Cork hurlers running to stand still as tactics shut down yet again

Éamonn Murphy shares the Cork hurling faithful's frustration at the same shortcomings surfacing this season
Cork hurlers running to stand still as tactics shut down yet again

Cork supporters bring colour against Limerick during the Munster SHC round-robin at Páirc Uí Chaoimh. Picture: Eddie O'Hare

THE margin of defeat was 11 points in Páirc Uí Chaoimh but the major concern is that Cork never remotely looked like taking down the All-Ireland champions yesterday. 

They grabbed an opening salvo of 1-2, Shane Kingston stitching a brilliant goal, and hit four scores on the bounce after half-time, including a Shane Barrett strike that was pushed over the bar, to draw level yet Limerick then took over and coasted through the last quarter.

The Treaty hit five successive points to go 2-14 to 1-12 ahead and all the hosts could muster from there on was five Patrick Horgan points, four of them frees. The closing stages were flat and uninspiring yet Limerick subs Pat Ryan, Cathal O'Neill (2) and David Reidy were all able to rifle over crisp scores. None of the Cork replacements scored, even if Seamus Harnedy was decent, Rob Downey battled gamely in defence and Jack O'Connor saw a goal chance whizz just wide.

Cork were a beaten docket coming down the stretch and hurled that way. How do they recover from that? Especially after the recent no-show against Waterford.

The season isn't yet gone from Kieran Kingston's charges, there are Munster round-robin games to come against Clare, Waterford and Tipp, with the third-placed team in the group going into the qualifiers but positives were in short supply for the Leeside faithful making their way home.

Very few of the Rebels hit close to their best form but then they weren't allowed to either. Lateral passing and attempting to run the sliotar through a crowded middle third packed with brawny defenders didn't work in the league final and certainly failed to trouble Limerick aside from a few flashes of pace.

Cork's Robbie O'Flynn shoots from Limerick's William O'Donoghue. Picture: Eddie O'Hare
Cork's Robbie O'Flynn shoots from Limerick's William O'Donoghue. Picture: Eddie O'Hare

Limerick's intensity and aggression yielded their two first-half goals: Kingston was swarmed down the field before Kyle Hayes turned Damien Cahalane for the first green flag and Sean O'Donoghue was bottled up coming out for Aaron Gillane's goal in behind. Gearóid Hegarty's aerial prowess and movement was too hard to handle through the opening period.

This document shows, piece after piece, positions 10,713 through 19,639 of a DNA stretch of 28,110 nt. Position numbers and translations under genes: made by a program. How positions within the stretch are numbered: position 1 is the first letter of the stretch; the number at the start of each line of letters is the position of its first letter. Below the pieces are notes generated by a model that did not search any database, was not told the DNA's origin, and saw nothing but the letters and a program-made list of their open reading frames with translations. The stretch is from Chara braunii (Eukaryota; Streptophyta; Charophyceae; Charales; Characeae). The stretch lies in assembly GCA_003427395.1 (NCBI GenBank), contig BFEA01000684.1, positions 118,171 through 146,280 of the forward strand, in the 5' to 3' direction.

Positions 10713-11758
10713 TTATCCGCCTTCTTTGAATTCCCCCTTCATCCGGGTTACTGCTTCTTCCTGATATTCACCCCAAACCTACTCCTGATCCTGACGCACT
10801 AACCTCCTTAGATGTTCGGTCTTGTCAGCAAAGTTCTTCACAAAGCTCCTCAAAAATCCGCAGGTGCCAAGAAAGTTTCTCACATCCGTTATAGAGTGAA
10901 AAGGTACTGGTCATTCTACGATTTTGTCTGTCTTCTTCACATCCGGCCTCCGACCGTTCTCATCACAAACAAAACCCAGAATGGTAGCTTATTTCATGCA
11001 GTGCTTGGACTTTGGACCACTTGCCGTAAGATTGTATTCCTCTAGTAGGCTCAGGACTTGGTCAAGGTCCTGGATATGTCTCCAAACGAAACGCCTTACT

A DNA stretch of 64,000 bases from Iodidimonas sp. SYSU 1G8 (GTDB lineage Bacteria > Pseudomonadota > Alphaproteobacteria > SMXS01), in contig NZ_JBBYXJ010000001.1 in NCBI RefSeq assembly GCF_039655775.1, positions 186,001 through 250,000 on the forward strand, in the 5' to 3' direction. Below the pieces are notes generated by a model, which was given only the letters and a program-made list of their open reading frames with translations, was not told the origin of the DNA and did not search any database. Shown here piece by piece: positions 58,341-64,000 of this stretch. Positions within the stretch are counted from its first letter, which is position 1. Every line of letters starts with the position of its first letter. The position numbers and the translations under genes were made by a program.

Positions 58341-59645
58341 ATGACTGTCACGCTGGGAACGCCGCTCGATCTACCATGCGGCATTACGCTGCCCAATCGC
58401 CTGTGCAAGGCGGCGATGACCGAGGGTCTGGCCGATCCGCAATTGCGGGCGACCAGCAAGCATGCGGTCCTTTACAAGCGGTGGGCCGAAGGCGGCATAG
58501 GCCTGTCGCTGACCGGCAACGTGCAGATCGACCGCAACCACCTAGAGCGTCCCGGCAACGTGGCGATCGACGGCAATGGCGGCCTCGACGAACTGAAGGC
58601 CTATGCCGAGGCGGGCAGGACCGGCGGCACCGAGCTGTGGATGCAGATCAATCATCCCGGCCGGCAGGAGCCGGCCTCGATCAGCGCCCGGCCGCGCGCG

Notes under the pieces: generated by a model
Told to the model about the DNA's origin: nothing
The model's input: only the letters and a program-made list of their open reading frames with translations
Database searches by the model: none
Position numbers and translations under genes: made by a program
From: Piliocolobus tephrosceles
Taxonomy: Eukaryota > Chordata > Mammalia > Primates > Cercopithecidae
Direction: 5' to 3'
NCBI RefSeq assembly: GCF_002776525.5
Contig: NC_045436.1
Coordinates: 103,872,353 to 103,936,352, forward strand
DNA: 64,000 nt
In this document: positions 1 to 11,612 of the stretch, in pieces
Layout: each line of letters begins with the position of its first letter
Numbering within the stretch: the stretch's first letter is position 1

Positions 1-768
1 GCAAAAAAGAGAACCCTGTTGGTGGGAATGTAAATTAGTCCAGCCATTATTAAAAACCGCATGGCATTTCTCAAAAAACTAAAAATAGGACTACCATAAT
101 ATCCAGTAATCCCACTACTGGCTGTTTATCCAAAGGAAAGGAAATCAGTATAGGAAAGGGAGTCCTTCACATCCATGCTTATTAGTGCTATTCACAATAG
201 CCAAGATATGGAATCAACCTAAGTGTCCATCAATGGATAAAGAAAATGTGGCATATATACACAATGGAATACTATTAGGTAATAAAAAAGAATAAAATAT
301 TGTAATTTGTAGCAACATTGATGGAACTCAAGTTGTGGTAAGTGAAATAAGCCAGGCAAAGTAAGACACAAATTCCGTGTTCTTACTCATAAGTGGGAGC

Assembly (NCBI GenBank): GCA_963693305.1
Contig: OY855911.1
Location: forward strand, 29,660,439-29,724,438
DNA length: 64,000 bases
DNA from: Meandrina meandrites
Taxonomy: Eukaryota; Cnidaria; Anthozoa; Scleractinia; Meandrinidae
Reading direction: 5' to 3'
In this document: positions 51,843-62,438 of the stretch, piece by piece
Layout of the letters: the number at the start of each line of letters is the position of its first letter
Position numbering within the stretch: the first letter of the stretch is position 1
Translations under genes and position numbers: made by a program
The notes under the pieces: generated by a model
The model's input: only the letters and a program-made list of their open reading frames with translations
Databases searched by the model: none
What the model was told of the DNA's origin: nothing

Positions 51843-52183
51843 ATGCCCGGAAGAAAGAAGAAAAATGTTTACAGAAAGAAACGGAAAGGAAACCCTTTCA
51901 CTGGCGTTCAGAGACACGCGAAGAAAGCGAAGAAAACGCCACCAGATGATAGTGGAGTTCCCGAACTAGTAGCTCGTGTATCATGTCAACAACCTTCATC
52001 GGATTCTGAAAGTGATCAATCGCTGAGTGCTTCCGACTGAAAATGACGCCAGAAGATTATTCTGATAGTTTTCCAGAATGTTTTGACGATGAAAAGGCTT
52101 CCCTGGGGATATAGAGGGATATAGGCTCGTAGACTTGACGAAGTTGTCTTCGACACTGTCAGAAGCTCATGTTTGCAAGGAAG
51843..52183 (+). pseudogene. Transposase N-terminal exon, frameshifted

Diarmaid Byrnes, the RTÉ Man of the Match, was colossal at wing-back and none of the Cork defenders can replicate what he offers in terms of ball-winning and distance shooting. Ciarán Joyce did well as a newcomer, despite shipping some hard hits, but he's raw and needs time and patience to develop.

The weather didn't bode well all weekend. Driving rain, April showers and then some, across the morning. The conditions that rarely suit Cork's brand of wristy hurling, whatever the era aside from the outlier of the 1999 All-Ireland final arm-wrestle with Kilkenny.

It dried up before throw-in, much to the relief of the players and supporters, but it didn't suggest an upset was on the cards. Cork have plenty of powerful athletes in their ranks. Just not as many as Limerick. The difference in power and purpose was notable throughout.

The fans flocked to Páirc Uí Chaoimh giddy from Easter eggs and buzzing with championship expectation, though in Cork's case that was tempered by the bitter disappointment of another poor final display, in losing the league decider to Waterford 15 days earlier. Limerick were listless through the early phase of the season but with three in a row on their minds, and a fourth All-Ireland since 2018, that was a practical approach. They reminded everyone here why they'll march past anyone who can't cope with their drive

The match was a sell-out, though the frustrating approach to ticket distribution, with the stand only being sold to the general public late last week when many had already purchased terrace tickets, meant the ground wasn't completely rammed. 

The Cork crowd were in fine voice early on but were long silenced before the final whistle sounded.

The build-up was dominated by talk of the weakness at the heart of the Cork defence and captain Mark Coleman's unsuitability as a centre-back. It's not a new debate and has raged on and off since Ronan Curran's time at number six came to an end. Coleman didn't allow Cian Lynch dictate the tempo as was the case last summer in the All-Ireland final, with Ger Millerick offering support, but that didn't matter to Limerick when they still have the time and space to either point from long-range or target Gillane inside.

The delivery to Horgan and Shane Kingston was woeful in comparison.

Cork now have a two-week gap until their next 'home' fixture, the Clare clash switched from the Páirc to Thurles on the May Bank Holiday weekend because of Ed Sheeran, whose tour has also caused issues for Cork-Kerry in the football and Munster's Champions Cup quarter-final with Toulouse. The Banner will also be in Semple Stadium against Tipp next weekend, the Banner relishing the prospect of upsetting the perceived pecking order in Munster. 

Limerick host Waterford. The type of bruising battle Cork can't shine in.

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